This past weekend I changed the oil in the Healey. That’s not really a big deal with a normal car, but with the Healey it’s an excuse to start and run the engine until warm, which is always a bit of an event in colder weather.
With a modern car, starting in cold weather is just a matter of turning the key. The Healey is old and I park it in an open carport so it gets nice and chilly. Starting this car when cold requires a couple shots of starting fluid sprayed in the carbs and an attentive driver adjusting the choke until an idle is maintainable without human intervention. After the temperature needle had moved a good distance toward the center of the gauge, I shut off the engine and drained the oil.
While I was under the car watching the oil drain out, I decided to check out the “bad area” on the Healey. This is a shot of the passenger floorboard with the right side frame rail and outrigger visible.
English cars rust, all cars from the era before galvanizing became common in the late 70s are prone to rust. I have seen pictures of some Healeys that have quite literally broken in half due to rust. This Healey is a dream for the minimal amount of rust present. I gave the frame rail with visible surface rust a good couple of bangs with a plastic hammer to be sure the rust was only on the surface and moved on to inspecting the passenger side fender, which emptied a small pile of dirt onto the floor while I was banging on the frame.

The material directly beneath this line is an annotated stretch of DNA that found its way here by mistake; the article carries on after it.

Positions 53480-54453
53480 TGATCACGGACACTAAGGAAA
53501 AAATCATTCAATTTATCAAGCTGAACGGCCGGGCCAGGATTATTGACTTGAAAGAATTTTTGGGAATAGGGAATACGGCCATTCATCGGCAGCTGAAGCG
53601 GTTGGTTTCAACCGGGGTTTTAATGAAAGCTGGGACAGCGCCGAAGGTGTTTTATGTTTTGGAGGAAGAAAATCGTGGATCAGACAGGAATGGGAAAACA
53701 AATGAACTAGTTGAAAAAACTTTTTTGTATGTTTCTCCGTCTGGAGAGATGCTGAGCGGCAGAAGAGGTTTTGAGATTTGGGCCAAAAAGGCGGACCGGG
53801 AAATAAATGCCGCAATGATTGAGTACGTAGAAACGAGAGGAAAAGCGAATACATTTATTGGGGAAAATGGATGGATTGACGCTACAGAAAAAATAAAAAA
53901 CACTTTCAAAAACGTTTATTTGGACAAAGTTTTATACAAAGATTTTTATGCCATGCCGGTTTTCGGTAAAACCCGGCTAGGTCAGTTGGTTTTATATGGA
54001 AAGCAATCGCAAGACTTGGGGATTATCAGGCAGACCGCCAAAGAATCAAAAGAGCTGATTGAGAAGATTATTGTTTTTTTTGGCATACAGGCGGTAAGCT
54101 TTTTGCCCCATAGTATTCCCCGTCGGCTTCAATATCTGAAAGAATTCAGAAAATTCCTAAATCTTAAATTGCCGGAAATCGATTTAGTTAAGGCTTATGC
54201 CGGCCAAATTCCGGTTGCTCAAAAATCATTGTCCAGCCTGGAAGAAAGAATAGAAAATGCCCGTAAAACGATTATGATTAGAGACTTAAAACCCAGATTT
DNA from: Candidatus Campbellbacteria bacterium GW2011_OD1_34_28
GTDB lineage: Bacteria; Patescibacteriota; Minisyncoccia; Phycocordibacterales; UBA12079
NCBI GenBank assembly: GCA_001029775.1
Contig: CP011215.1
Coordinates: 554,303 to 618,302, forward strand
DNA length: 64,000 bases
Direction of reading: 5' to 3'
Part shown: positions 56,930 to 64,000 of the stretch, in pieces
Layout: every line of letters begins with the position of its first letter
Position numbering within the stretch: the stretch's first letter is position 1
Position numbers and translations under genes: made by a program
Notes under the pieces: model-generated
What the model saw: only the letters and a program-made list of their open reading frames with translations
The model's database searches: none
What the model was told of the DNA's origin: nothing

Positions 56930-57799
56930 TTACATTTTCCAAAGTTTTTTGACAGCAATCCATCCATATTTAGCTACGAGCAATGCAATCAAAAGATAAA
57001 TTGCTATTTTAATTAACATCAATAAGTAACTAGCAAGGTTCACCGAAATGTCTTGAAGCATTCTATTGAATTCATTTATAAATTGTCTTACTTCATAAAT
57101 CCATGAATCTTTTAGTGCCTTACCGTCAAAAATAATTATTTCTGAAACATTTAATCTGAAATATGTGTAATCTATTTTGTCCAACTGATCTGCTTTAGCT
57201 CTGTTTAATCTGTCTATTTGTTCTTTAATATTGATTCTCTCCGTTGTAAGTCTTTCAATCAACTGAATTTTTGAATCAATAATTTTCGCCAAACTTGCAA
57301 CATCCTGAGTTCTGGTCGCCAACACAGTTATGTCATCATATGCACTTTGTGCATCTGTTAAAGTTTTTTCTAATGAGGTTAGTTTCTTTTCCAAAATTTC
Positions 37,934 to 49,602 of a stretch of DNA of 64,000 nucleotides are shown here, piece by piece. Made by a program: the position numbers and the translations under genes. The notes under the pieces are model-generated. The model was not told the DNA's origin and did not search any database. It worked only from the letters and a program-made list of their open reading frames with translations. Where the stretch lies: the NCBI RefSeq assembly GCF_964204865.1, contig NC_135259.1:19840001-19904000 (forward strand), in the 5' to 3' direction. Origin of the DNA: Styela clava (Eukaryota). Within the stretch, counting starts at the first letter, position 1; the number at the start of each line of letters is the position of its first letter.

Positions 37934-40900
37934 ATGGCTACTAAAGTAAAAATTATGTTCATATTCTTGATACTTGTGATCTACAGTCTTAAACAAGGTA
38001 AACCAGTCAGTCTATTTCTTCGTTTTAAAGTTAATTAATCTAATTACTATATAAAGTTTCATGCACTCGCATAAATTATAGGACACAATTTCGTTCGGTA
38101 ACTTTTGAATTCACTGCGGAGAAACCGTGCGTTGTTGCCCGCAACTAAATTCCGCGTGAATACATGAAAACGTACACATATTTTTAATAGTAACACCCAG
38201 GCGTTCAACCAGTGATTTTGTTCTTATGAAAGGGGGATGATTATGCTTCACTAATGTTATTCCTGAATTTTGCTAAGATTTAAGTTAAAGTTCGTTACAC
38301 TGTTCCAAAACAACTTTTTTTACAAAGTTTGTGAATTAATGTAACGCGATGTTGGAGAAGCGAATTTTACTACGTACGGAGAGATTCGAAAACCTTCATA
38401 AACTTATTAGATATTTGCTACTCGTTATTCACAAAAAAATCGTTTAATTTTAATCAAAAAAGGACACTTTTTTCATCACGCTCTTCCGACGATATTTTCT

The passenger side fender’s drain hole was partially blocked. I could see dried dirt clumps blocking where water should be able to flow out. This is a bad thing in a rust prone car; water is the enemy – especially when it can stay inside the car. I grabbed a pair of needle nose pliers to try to grab or bust up the obstruction in the fender drain. I was surprised by the amount of stuff that came out of the fender! There was a tire valve stem cap, a piece of plastic trim (that didn’t look like it came from this car), and a huge amount of dirt. The must have been two cups of debris that I was able coax out of the car by banging on the bottom of the fender and fishing around with my pliers.
I’ll deal with the surface rust on the floorboard and frame rail as the weather warms. I’m just glad I had the chance to empty the fender of its collection of debris. Oddly, the driver’s side fender appears completely empty of junk.
The post oil change test drive was fun and reaffirmed how enjoyable this car is to drive. It has weathered winter just fine and runs as enthusiastically as it did in the Fall. My next project is to install the overdrive, so freeway cruising is more relaxed.